Purpose: Willingness to work in disasters is context-specific and corresponds to the nature, magnitude, and threats posed by a particular public health emergency . None us is certain that our health professionals will continue to provide service should the COVID-19 pandemic crisis climb to its worst level . It was with this uncertainty in mind that this study was done to assess predictors of the unwillingness of health-care workers (HCWs) to continue providing their professional services during the climax of the COVID-19 crisis .
Methods: This was a facility-based descriptive cross-sectional study undertaken among 633 HCWsin western Ethiopia .
Results: Overall , 205 (32.4 %) providers said that they would be unwilling to continue work if COVID-19 peaked . Of these , 176 (27.9 %) respondents reported that they would stop going in to work before they were at greatest risk . Statistical analysis performed to predict HCWs unwillingness' to continue work at peak COVID-19 showed male sex (AOR 11.4 , 95% CI 8.32-12.6), younger age (AOR 25.3 , 95% CI 4.61-40.67), lack of experience in handling similar pandemics (AOR 5.15 , 95% CI 1.1-255), and low perceived level of hospital preparedness (AOR 2.05 , 95% CI 0.80-5.21) were predictors of unwillingness . In accordance with the extended parallel-process model, higher threat perception (P≤0.001) and low efficacy perception (P ≤0.040) were associated with unwillingness of the HCWs to continue working . Conclusion: The proportion of HCWs unwilling to continue their job during COVID-19 is sufficient to affect efforts tof fight the pandemic . As the question of whether our HCWs must risk themselves to treat COVID-19 patients does not have a uniform answer, working on predictors of potential unwillingness is of paramount importance.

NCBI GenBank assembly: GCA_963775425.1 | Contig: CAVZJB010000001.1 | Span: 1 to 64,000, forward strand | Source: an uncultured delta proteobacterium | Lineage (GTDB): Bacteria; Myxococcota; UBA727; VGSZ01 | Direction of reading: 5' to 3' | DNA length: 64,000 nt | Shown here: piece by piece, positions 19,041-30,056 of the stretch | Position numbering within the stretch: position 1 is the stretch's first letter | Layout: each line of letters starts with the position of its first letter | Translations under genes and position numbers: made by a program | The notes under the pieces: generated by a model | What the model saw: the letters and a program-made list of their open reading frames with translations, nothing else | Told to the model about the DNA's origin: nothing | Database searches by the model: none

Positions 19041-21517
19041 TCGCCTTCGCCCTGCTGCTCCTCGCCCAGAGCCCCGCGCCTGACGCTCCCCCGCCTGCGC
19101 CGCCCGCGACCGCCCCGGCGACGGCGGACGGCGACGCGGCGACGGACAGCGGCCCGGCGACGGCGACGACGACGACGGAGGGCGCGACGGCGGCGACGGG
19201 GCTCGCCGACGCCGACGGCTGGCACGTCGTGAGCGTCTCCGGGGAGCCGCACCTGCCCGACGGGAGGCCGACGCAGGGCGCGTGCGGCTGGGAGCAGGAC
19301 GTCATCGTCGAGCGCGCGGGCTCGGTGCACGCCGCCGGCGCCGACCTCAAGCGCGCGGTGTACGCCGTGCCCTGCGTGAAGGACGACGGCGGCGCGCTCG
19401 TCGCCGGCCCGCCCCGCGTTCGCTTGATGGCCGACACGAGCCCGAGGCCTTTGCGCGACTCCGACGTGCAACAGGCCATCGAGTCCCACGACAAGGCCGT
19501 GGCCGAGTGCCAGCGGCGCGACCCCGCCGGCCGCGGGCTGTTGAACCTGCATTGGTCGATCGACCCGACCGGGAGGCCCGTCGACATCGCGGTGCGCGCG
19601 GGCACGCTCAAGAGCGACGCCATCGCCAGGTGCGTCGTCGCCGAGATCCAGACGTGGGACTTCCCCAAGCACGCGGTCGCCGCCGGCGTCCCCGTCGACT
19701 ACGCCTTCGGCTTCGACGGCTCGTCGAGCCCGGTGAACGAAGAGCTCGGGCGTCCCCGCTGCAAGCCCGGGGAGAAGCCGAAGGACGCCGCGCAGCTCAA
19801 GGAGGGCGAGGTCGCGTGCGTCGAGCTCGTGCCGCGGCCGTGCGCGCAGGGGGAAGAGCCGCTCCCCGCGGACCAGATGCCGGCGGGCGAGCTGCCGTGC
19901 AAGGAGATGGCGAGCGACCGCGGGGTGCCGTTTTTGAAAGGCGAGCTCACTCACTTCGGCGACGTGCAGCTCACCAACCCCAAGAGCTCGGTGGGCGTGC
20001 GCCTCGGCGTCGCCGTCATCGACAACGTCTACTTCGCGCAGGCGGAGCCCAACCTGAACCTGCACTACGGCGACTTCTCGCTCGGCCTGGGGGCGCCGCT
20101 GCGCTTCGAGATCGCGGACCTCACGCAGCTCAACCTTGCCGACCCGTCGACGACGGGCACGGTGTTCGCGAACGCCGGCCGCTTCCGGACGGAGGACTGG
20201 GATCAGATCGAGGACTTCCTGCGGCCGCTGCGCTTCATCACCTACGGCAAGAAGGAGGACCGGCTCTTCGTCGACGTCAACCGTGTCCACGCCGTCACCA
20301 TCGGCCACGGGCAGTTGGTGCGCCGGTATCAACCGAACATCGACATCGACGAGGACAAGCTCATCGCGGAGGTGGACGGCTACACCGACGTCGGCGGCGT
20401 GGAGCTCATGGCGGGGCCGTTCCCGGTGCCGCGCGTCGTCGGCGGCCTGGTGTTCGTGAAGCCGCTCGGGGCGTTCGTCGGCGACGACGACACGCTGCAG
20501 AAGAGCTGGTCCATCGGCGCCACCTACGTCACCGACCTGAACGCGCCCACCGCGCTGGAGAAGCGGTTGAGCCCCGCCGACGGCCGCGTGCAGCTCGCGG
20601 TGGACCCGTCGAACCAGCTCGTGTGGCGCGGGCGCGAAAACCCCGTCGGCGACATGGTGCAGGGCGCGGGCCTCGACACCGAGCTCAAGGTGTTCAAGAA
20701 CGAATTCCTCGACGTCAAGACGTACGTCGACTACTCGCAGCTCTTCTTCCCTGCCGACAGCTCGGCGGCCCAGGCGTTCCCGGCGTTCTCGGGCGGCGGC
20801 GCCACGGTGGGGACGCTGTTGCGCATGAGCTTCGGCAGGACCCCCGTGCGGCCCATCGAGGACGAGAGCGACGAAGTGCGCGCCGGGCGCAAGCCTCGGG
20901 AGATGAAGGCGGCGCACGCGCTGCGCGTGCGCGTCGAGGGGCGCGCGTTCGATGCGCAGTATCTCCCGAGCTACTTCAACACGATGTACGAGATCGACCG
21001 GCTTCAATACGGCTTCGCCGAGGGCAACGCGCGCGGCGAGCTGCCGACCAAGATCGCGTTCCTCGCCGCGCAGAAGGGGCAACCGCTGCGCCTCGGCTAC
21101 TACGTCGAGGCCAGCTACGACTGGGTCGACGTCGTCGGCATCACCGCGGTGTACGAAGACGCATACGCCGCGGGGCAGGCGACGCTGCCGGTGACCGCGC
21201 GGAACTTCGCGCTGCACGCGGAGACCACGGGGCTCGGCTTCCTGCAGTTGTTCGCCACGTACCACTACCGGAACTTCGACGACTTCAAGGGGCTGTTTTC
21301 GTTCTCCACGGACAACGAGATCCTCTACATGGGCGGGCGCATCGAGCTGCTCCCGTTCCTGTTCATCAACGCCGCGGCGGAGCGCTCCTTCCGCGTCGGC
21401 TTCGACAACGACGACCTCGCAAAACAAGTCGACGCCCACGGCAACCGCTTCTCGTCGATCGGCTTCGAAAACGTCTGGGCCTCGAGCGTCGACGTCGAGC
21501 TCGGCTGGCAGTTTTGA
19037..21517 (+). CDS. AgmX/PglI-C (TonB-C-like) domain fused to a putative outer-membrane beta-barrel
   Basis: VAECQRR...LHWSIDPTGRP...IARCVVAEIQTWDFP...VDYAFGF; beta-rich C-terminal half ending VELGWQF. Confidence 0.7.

Index: COVID-19, health-care workers, pandemic, unwillingness